Pastor Rafael Rodriguez and the El Faro congregation in La Paz know adversity. In seven years, their church in Mexico has been burglarized three times, and last year an arsonist ignited their sanctuary — just to watch it burn. But through every setback, God has refined their community and sharpened their focus.
When Pastor Rodriquez trusted Christ 30 years ago, he did not feel called to be a pastor. “I didn’t know you could be that,” he recalls. “I just wanted to serve. That’s all I wanted to do.”
Years later, Rodriquez connected with La Paz de Cristo, a TEAM church plant, where he was discipled by a TEAM missionary and trained to study God’s word. Rodriquez was launched to pastor Iglesia Cristiansto a El Faro seven years ago. Aptly named, El Faro (“The Lighthouse”) sits perched atop a hill overlooking the city.
“I remember when I started as pastor,” Rodriquez says, “I asked God, ‘What I am going to do? Why [did] you call me? What do I have to do?'”
God led Rodriquez to simply teach the Bible and, over two years, journey with his congregation through Ephesians, verse-by-verse. Today, El Faro’s reverence for God’s Word informs its deep love for God’s people.
“We have a heart for the lost. Down here in Baja, about 20 persons die daily, and my guess is about three have an idea of where they are going. … I can’t do anything else for the people that are dead, so I need to do something for the people still alive. Hopefully they will have a chance to meet Christ. … We [have] to somehow reach the community. We have to go out.”
El Faro’s mission to change La Paz will take generations. But the people are prepared to endure because of the perseverance produced in them through suffering. Three times, thieves have broken into the church and stolen everything they had, including chairs, tables and sound equipment.
Last year, the church faced an even greater adversity when an arsonist lit their building on fire. The perpetrator was apprehended as he stood nearby to watch it burn. Left without a meeting space, Pastor Rodriquez suggested the congregation meet at La Paz de Cristo until El Faro could rebuild. The members, committed to each other and their community, refused. They continued to meet at the site of El Faro under the hot Mexican sun, week after week.
Even in the face of their own needs, El Faro remains focused on sharing the gospel through meeting the tangible needs of La Paz, a community with overcrowded schools and many in poverty. Currently El Faro has small groups and a sports ministry, but Pastor Rodriquez dreams of more for his city.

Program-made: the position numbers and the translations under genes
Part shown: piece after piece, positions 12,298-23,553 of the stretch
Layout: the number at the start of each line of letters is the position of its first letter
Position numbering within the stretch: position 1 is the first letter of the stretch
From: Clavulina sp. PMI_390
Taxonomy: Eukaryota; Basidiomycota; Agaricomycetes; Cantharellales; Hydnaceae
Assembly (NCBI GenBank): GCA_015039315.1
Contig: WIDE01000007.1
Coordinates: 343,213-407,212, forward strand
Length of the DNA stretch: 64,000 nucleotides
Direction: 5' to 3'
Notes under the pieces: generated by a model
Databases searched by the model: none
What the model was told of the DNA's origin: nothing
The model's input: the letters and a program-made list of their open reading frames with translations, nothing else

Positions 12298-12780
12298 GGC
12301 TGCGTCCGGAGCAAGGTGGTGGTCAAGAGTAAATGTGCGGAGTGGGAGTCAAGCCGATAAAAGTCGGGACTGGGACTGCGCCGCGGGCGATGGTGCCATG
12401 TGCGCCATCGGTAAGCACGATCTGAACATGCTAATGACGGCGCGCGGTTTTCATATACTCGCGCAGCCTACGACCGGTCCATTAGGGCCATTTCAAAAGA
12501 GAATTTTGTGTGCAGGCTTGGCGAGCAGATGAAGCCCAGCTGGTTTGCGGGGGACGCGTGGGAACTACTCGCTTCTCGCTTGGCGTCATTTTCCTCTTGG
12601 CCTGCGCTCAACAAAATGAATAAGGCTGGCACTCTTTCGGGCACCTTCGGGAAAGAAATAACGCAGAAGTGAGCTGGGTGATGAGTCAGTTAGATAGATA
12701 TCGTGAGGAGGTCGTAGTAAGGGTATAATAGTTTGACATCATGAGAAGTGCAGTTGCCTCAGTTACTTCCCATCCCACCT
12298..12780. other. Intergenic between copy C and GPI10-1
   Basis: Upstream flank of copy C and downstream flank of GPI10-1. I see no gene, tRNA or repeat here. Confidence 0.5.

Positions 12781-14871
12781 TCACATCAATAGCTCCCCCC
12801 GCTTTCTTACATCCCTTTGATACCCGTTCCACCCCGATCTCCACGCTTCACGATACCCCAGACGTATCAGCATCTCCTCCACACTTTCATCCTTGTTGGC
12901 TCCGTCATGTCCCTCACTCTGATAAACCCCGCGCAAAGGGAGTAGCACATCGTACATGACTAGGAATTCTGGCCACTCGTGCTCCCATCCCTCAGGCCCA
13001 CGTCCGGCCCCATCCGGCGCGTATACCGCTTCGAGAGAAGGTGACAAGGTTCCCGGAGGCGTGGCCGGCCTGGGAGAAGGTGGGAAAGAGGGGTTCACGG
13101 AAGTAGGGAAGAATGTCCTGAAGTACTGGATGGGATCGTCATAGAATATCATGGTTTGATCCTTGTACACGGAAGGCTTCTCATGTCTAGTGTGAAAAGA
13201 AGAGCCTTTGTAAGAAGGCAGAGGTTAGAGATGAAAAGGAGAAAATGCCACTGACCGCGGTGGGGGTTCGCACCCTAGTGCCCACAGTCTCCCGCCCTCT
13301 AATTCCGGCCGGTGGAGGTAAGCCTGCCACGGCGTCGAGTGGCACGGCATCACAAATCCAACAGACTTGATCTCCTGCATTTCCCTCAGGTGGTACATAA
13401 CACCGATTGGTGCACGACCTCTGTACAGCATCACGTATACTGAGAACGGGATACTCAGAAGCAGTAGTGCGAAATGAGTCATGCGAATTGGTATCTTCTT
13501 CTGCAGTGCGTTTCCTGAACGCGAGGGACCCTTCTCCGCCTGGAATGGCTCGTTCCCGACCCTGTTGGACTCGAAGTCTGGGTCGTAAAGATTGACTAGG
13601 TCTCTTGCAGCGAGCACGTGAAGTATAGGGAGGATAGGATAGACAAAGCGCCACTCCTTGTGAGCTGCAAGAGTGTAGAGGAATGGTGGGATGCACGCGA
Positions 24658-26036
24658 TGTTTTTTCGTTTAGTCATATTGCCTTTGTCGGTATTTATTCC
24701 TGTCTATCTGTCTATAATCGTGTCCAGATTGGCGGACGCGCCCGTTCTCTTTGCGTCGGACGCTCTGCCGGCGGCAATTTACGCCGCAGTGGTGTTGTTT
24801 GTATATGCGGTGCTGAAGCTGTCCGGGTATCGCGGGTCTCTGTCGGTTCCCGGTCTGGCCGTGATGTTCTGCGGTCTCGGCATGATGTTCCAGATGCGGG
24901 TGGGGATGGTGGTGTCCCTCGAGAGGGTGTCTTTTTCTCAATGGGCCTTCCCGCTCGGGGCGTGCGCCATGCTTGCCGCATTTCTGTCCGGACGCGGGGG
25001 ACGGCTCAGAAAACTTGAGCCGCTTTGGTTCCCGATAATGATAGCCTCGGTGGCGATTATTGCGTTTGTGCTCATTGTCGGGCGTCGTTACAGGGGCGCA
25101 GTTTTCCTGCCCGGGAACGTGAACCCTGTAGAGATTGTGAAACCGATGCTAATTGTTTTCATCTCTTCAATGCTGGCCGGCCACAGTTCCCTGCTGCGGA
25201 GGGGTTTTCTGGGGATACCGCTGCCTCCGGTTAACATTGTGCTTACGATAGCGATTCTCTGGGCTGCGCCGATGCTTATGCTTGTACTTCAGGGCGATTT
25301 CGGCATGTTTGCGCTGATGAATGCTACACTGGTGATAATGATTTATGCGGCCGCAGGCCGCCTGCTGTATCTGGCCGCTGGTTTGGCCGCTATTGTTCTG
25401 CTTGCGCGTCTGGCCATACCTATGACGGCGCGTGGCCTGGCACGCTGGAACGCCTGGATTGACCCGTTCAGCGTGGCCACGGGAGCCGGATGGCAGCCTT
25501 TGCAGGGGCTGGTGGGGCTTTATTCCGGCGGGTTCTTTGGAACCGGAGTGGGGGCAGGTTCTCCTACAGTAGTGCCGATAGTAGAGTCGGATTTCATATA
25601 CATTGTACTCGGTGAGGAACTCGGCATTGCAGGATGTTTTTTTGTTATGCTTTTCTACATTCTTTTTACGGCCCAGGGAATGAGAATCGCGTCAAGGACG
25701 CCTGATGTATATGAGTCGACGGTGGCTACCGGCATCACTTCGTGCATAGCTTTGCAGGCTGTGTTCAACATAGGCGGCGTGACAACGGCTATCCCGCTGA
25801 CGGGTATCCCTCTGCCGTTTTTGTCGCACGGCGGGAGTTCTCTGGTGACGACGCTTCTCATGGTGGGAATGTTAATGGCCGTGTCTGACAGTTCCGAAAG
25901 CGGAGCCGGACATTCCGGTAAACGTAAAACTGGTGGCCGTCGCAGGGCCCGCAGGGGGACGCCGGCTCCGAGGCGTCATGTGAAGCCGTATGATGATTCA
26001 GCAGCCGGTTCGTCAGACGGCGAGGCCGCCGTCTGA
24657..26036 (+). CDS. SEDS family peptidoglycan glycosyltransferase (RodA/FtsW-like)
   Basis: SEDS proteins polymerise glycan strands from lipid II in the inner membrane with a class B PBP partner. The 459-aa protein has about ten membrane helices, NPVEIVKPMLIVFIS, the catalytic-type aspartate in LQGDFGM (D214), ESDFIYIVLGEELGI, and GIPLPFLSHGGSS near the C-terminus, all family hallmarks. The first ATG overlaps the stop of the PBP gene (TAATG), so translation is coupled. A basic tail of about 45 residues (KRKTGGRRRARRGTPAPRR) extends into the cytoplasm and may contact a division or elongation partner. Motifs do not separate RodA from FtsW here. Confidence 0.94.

He imagines an affordable elementary school where children can be empowered through education and Christian values. He imagines El Faro facilitating a community kitchen, where meals would be served to families in need. He imagines an aerobics ministry, a radio station and Internet evangelism.
But TEAM’s senior director for global ministry, Steve Dresselhaus, points out that El Faro’s dreams for growth are not self-serving. “I think one of the main distinctions … of this church is that El Faro Church doesn’t view itself as the goal. The church views itself as a tool to accomplish a goal. The typical church is about winning people so you can have a better ministry or a better building … [El Faro wants] all these things because the city of La Paz is so desperate and needy.”
“I have vision for the church … I call it ‘hormiga vision,’ which means ‘ants vision,‘” Rodriquez explains. “You see the ants. They are all working, all doing something, and they are very strong … they can pick up 50 times [their] own weight.”
“So, I have this vision where El Faro is a church where everybody is involved in something. They are all working. They are all trying to save. They are all trying to feed somebody. They are all going to something, maybe hospitals or prison. … I see El Faro as a lot of little ants working together with one goal, trying to save the city.“